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Hello Monroe!

Not a whole lot remains for snow patches at our farm. With a welcome stretch of warm temperatures in the long-term forecast, I can’t imagine much if any snow will still be lingering by the time this column is read in the Thursday paper.

We juggle Oliver these days between snowsuit and warm boots and rain gear and mud boots. The boy sure does love to be outside. We even geared up to play in the rain for a bit the other afternoon. I tried, unsuccessfully, to distract him with warmer, drier indoor options, but once his mind is set, there’s little hope in redirecting him. With warm layers and the right gear, the cold rain meant nothing to him! Mom just needed to tough it out!

Worth celebrating

Congratulations to Monroe’s Trinity Tripp for earning second-quarter high honors at John Bapst Memorial high School in Bangor. Trinity is a senior at John Bapst with a bright future ahead of her!

Aging in place

From Aging Well in Waldo County and Waldo County Masonic Lodges, forming a partnership to benefit older homeowners:

Home maintenance is often an obstacle to being able to “age in place.” Small tasks which were once a simple part of maintaining a home and yard become difficult, dangerous or even unattainable for senior citizens. Things like climbing a ladder to replace light bulbs or batteries in a smoke detector; putting the air conditioner in the window for the summer; cutting up a fallen tree branch after a storm, replacing a board on the front steps — all of these become challenges with aging.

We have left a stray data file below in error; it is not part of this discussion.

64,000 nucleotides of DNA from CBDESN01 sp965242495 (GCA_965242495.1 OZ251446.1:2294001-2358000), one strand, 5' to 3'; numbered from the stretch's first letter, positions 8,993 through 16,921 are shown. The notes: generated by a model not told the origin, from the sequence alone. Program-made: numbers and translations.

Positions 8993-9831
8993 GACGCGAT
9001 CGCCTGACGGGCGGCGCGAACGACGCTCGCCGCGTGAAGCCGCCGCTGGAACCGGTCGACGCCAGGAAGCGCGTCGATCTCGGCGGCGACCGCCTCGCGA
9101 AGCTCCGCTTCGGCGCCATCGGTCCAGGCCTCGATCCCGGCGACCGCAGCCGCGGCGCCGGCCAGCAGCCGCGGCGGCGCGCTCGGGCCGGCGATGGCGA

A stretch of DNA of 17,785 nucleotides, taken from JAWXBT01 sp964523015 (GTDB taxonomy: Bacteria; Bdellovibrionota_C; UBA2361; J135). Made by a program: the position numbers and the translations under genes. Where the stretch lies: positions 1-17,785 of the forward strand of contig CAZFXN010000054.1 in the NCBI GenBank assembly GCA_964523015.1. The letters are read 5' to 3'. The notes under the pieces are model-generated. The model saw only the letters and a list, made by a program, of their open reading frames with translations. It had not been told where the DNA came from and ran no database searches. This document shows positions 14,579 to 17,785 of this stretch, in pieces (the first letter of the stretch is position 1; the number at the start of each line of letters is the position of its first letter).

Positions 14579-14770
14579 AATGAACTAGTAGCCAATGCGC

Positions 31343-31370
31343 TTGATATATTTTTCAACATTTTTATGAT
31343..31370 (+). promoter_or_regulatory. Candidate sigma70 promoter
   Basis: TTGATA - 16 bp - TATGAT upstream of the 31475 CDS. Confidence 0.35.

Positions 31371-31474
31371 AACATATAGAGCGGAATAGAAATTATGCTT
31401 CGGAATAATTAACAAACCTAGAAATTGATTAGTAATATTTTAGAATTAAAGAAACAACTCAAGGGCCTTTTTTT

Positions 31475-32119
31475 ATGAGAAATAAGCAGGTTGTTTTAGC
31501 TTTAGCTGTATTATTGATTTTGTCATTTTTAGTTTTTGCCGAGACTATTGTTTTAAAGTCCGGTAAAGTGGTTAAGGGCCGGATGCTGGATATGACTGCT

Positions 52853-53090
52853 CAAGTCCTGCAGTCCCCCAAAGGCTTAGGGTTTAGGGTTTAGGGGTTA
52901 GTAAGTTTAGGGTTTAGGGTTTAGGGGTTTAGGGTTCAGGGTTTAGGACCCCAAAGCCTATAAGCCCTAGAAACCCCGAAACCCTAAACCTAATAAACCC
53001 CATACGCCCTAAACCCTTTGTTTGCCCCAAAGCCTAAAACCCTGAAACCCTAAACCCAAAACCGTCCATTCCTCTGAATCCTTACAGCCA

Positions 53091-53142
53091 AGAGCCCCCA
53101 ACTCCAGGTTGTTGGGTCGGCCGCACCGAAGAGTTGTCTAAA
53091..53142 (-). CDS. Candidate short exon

Aging Well in Waldo County has partnered with the District 8 Masonic Lodges in Waldo County called Waldo County Masons’ Elder Outreach to help homeowners meet some of these needs. Homeowners can call AWWC and a volunteer will collect relevant information. A representative from the District 8 Masonic organization will evaluate the request and determine if it’s doable, and which lodge member might be dispatched to complete the request.

What sorts of things might this program do for a homeowner? Things that require climbing a ladder; minor repairs, like replacing a few stair treads, addressing a stuck window, a door that will not close properly; adding a handrail on the steps to the house; clearing front steps or treating them with sand or salt.

There is no cost to homeowners, but donations to AWWC will be accepted. The help does not apply to tasks that require a skilled tradesperson (an electrician, for example) or code enforcement.

This program also does not address major home repairs, such as a roof, heating system, or foundation issues. For qualified low-income homeowners, applications can be made to Waldo Cap (339-6809) for home repair funds.

To request help with a home or property, call 218-0207, select option 2 and leave a message. All help is supplied by volunteers and is dependent on their schedules. If they cannot help you, they may be able to recommend a solution.

Have a great week!